In the proposed grammar for Majorcan Catalan, the identity /ə/ → [ə] map and the subsequent grammar of the earliest stages (see (10)) are abandoned, because the morphophonemic [∅] ~ [ə] alternations are discovered and incorporated into the grammar (see (12)). And once the free ride has taken place and the ensuing unfaithful map /∅/ → [ə] has been generalized (see (11)), not only the markedness syllabic constraints SYLLABLECONTACT (Vennemann 1988), which penalizes syllabic contacts like *[təm.ɾé], and MINIMUMSONORITYDISTANCE (Steriade 1982, Clements 1990), which avoids onset sequences with low sonority distances such as *[təm.ɾé], must be ranked above the faithfulness constraint against insertion, DEPIO (see (12)), but *sCmust be ranked above it as well, to justify vowel insertion in these cases also (see (11)). The promotion of *SC- above DEPIO, along with SYLLABLECONTACT and MINIMUMSONORITYDISTANCE, indeed implies a grammar that gives more power to markedness constraints and hence has a higher r-measure; compare (10) with (11).

(10)

  • τo (old support tableau; grammar before input surgery; input-output identity stage, before morphophonemic learning and before the application of the free ride)

  • graphic

(11)

  • τn (new support tableau; grammar after input surgery, input-output identity stage abandoned for the unfaithful input-output map, because of morphophonemic learning and free ride)

  • graphic

(12)

  • Grammar after morphophonemic alternations are discovered

  • graphic

These tableaux show how the free ride mechanism works. The old support tableau in (10) reflects a grammar and an input-output map based exclusively on the phonotactics of the language ( phonotactic learning), where there is no room for morphophonemic alternations. The new support tableau in (11) represents a grammar in which morphophonemic alternations have already been discovered (morphophonemic learning), leading to the construction of the unfaithful map /∅/ → [ə] and the following ‘‘surgery’’ of the previously constructed UR /əsC/-. By virtue of the free ride, the surgery gives rise to the new UR /sC/-.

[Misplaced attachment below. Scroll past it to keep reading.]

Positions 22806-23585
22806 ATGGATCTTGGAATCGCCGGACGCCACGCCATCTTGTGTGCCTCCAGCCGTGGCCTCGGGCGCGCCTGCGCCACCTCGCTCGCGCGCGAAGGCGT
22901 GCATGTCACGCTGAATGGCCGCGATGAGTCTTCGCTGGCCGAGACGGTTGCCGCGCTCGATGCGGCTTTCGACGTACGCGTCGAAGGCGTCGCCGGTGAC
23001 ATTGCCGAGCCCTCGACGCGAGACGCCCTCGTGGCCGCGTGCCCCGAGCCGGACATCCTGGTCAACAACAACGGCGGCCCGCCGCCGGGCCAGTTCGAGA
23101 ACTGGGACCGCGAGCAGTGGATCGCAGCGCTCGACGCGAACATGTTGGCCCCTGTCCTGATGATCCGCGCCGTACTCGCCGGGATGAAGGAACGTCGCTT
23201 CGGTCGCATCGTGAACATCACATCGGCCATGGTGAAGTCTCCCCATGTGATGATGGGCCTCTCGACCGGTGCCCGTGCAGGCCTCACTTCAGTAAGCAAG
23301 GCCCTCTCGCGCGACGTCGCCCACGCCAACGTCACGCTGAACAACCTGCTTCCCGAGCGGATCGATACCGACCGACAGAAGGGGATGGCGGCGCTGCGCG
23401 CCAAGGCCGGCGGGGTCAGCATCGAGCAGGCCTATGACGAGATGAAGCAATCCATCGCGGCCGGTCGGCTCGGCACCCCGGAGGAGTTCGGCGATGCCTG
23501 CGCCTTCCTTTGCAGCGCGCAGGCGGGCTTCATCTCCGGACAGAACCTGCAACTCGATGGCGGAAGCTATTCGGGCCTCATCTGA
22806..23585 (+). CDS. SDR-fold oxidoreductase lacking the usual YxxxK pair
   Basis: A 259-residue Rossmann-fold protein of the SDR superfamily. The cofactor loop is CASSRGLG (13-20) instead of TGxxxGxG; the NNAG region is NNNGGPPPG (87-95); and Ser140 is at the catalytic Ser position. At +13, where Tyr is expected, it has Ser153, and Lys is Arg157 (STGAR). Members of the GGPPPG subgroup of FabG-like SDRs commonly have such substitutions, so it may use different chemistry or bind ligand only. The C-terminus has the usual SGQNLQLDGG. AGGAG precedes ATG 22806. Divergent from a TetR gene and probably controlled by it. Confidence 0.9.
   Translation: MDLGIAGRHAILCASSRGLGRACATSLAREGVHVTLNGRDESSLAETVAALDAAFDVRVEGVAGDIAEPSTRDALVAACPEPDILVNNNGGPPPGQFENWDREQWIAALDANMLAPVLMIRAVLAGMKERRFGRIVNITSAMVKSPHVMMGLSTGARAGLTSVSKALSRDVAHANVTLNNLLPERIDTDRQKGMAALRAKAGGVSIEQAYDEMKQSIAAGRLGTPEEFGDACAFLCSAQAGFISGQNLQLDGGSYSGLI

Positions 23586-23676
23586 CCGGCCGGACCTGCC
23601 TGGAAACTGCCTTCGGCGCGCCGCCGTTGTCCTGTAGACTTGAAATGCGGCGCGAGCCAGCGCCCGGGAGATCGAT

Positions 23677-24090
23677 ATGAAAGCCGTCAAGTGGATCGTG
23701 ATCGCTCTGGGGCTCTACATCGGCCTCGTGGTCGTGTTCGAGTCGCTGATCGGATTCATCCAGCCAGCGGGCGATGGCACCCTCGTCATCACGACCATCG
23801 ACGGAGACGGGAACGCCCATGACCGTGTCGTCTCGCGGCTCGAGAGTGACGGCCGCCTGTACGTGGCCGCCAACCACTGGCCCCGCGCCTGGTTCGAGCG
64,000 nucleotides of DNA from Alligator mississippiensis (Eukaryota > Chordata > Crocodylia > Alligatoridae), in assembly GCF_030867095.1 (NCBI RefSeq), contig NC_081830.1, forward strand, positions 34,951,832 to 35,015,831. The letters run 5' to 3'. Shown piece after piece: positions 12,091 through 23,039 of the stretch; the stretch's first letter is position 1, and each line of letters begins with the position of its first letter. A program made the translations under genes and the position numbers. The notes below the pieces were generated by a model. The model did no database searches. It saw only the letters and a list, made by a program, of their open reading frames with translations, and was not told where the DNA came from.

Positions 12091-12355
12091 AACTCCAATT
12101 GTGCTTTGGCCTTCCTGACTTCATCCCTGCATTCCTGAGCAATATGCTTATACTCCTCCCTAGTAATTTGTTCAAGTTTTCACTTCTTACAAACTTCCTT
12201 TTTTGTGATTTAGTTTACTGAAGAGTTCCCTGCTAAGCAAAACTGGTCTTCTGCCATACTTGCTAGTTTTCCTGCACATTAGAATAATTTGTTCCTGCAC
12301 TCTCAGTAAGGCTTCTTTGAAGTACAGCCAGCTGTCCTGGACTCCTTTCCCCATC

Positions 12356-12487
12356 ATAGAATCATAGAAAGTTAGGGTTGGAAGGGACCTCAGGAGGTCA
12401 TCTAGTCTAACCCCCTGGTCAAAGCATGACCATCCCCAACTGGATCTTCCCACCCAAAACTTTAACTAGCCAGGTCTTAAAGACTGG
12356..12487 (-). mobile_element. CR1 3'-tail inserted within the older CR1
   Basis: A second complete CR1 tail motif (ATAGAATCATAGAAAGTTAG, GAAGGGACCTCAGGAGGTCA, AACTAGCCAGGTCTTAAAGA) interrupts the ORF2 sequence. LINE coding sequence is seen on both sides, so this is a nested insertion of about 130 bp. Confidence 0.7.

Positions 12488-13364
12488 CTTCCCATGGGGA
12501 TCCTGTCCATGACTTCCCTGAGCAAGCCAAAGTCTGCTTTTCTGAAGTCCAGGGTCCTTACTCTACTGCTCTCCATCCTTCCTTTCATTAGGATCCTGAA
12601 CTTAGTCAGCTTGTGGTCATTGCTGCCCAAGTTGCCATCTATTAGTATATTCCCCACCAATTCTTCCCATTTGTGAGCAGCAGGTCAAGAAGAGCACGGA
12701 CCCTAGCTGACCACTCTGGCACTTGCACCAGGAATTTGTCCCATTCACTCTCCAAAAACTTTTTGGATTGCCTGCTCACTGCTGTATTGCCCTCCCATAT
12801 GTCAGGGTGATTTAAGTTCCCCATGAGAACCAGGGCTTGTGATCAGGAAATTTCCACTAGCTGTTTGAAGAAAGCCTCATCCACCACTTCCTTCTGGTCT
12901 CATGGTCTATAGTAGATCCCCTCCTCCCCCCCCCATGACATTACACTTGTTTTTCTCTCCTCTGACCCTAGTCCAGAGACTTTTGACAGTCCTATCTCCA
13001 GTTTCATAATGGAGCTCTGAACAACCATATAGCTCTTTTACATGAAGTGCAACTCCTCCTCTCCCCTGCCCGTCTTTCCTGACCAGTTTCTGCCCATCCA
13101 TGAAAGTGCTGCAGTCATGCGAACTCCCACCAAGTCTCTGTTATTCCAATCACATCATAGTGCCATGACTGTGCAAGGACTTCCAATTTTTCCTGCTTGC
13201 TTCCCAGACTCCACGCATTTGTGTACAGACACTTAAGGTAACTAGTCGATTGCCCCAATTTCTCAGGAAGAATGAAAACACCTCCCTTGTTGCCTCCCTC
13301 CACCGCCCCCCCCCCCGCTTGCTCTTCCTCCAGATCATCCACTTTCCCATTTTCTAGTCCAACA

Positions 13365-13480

Summing up, once the identity /ə/→[ə] map of the earliest stages is abandoned because the morphophonemic [∅] ~ [ə] alternations are discovered and incorporated into the grammar, the learner is fully committed to the unfaithful /∅/→[ə] map, which applies to all cases with a parallel syllabic problem (thus following the orthodox, not contextually determined, across-the-board free ride) and which is driven by the constraint ranking 〚SYLLABLECONTACT, MINIMUMSONORITYDISTANCE, *sC- ≫ DEPIO〛, with all syllabic well-formedness markedness constraints outranking faithfulness. Looking forward, these data point to the conclusion that unfaithful maps may be legitimized not only by their own morphophonemic alternations but also by the neighboring ones, provided that a more restrictive grammar is achieved.

Notes

This research was supported by the Spanish Ministry of Economy and Competitiveness (FFI2013-46987-C3-1-P), the Catalan Government (2014SGR918), and the RecerCaixa 2011 program. Previous work on this topic was presented at the 10th Old World Conference in Phonology (2013) and the 22nd Manchester Phonology Meeting (2014).Wethank the audiences at these events for discussion of various points. We have also benefited from very helpful comments by the anonymous LI reviewers, the Squibs and Discussion editors, John McCarthy, Marc van Oostendorp, Donca Steriade, Francesc Torres-Tamarit, and Max W. Wheeler. Errors are ours.

1 The vowels under discussion (whether epenthetic or not) are underlined throughout the squib for the sake of clarity. The transcriptions correspond to the Majorcan Catalan varieties that display the palatal obstruents [c], [ ɟ], and [ʝ] in specific contexts, corresponding to the velars of the remaining varieties.

2 Note, incidentally, that, since the output-output faithfulness constraints and the contextual markedness constraint posited in this analysis are sensitive to morphological edges, the proposal hinges on a ‘‘containment’’ approach to faithfulness within Optimality Theory (OT).

3 A thorough survey of learning models in phonology, with specific reference to phonological alternations, can be found in Albright and Hayes 2011, and a detailed discussion about the free ride proposal and its consequences can be found in Krämer 2012.

4 See, additionally, Nevins and Vaux 2008 for a detailed discussion of the flaws of LO, based on empirical and experimental grounds, and Vaux 2005 for the theoretical and empirical problems related to ROTB and LO.